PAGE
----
For the Myanmar-Thailand border, the direction of net migration flows has been going one way since at least the 1980s; whether these migrants have been economic immigrants or political refugees, year after year, more Burmese have been living in Thailand then Thais living in Myanmar. Yet, if we follow the news in Southeast Asia today, a new trend appears to be surfacing whereby everyone these days seems to be going to Myanmar. Over the past year, current and former heads of government such as Barak Obama, Tony Blair, Manmohan Singh, Shinzo Abe, and David Cameron, as well as European Commission President José Barroso have visited. In 2013, Myanmar had its first high-profile tech company visit by Executive Chairman Eric Schmidt of Google Inc. The nonprofit Institute of International Education facilitated nine American universities recently in sending representatives to Myanmar to inquire upon exchange opportunities for faculty and students in the future. Multilateral organizations and foreign government officials reestablishing diplomatic relations, also have been streaming into Myanmar. Accordingly, international weekly seat capacity for all airlines flying into Myanmar has doubled from around 40,000 a week in August 2012 to over 80,000 a week by January 2013 to meet the new demand. All this activity represents a dramatic reversal from years past.

For decades, the Burmese government made it fairly difficult for foreigners to travel to, or do business in, Myanmar. And after the military regime failed to respect the outcome of elections in 1991, many foreigners eschewed Myanmar altogether. Traveling there risked the wrath of critics of the country’s ruling generals, particularly by those activists working for a regime change. These critics urged maximum isolation of the regime as a means of putting pressure on the generals to release political prisoners, negotiate with ethnic minorities, and hold free and fair elections. However, the regime launched radical changes in 2003 with its “road map to democracy”. In consequence, as the regime has delivered on allowing national elections in the last few years, outsiders are scrambling to get into Myanmar. If foreigners are now flocking to get into Myanmar, what about the Burmese? Until very recently, Myanmar was not only a country many outsiders avoided, but one in which insiders were spilling out in great numbers and in particular into Thailand. Now that so many foreigners want to get into Burma, will this mean that the Burmese will feel less of an urgent need to get out? Could the direction of net migration across the Myanmar-Thailand border have reversed, or at the very least slowed down?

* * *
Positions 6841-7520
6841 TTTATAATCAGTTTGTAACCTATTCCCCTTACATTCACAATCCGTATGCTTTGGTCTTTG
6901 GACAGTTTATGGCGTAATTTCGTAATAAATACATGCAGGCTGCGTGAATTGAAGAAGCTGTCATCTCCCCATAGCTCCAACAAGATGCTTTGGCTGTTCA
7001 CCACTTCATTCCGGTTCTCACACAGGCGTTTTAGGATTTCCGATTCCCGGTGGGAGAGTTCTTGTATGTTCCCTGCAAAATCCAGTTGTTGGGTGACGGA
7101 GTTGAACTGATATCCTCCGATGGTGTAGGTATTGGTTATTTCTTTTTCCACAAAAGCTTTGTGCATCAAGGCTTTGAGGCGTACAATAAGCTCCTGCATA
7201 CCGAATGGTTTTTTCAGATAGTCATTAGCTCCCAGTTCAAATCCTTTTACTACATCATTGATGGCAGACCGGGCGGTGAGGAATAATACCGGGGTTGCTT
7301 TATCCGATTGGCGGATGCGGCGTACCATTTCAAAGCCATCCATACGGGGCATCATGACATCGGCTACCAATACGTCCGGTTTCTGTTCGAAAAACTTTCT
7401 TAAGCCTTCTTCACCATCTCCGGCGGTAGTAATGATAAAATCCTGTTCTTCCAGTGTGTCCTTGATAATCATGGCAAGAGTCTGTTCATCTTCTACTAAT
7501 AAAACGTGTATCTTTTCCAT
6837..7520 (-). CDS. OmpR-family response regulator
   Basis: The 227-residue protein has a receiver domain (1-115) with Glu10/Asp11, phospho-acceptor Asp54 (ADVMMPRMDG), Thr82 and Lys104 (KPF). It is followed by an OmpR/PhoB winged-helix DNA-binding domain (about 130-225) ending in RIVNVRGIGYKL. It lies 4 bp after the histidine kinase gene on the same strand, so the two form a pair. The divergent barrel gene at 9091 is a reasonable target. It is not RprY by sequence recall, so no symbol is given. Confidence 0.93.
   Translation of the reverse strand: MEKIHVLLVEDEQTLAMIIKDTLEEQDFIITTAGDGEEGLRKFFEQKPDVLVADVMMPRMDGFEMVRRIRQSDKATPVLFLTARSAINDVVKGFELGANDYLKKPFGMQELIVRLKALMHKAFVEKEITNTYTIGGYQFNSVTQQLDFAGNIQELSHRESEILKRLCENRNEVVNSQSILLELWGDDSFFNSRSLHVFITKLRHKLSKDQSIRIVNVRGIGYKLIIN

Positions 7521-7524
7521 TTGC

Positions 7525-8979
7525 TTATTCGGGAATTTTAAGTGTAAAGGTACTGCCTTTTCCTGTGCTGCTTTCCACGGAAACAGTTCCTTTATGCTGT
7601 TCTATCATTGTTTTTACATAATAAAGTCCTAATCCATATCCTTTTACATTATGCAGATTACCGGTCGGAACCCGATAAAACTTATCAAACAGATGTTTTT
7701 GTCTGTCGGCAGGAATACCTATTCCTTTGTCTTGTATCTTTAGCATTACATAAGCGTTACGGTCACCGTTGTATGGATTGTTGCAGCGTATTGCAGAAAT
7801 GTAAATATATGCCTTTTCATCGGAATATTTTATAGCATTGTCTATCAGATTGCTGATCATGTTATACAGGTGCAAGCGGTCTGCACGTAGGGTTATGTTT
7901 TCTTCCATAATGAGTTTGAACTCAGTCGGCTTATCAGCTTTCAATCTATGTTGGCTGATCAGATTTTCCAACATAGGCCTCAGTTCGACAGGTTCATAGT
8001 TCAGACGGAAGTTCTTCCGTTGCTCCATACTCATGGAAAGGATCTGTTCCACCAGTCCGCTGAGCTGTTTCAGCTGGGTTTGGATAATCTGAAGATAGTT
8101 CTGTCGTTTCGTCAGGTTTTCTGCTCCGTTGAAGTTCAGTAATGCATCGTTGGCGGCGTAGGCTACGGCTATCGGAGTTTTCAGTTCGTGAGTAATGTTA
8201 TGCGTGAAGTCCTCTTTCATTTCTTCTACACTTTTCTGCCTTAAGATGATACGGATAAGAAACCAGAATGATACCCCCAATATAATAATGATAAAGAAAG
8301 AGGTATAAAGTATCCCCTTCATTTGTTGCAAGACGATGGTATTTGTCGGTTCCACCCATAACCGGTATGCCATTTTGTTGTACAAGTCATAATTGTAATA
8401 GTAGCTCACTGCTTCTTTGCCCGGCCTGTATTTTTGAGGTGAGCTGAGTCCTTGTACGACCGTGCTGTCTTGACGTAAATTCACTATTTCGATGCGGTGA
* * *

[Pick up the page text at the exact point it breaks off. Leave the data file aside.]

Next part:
Myanmar remains an extremely poor country with few economic opportunities for local employment. For political reasons, but economic ones as well, the Burmese… [click here to continue to read full text]

*Originally published in International Journal of East Asian Students of Thammasat University, Thailand, by T. F. Rhoden and D. Unger; photo credit goes to Rohan Radheya via The Diplomat. Unless otherwise stated, all posts on this website are under Creative Commons licence. 

white-compass-rose-th

Myanmar Needs to Forgive Tax Dodgers

Whether motivated by greed or virtue, granting a one-time tax transparency amnesty to past evaders will help the country’s economic and political transformation.

With the new Yangon Stock Exchange (YSX) set to open in less than five months, now is good time to reflect on, not just the political liberalisation of Myanmar away from military authoritarianism and towards democratisation, but also on the evolution of the economic sphere.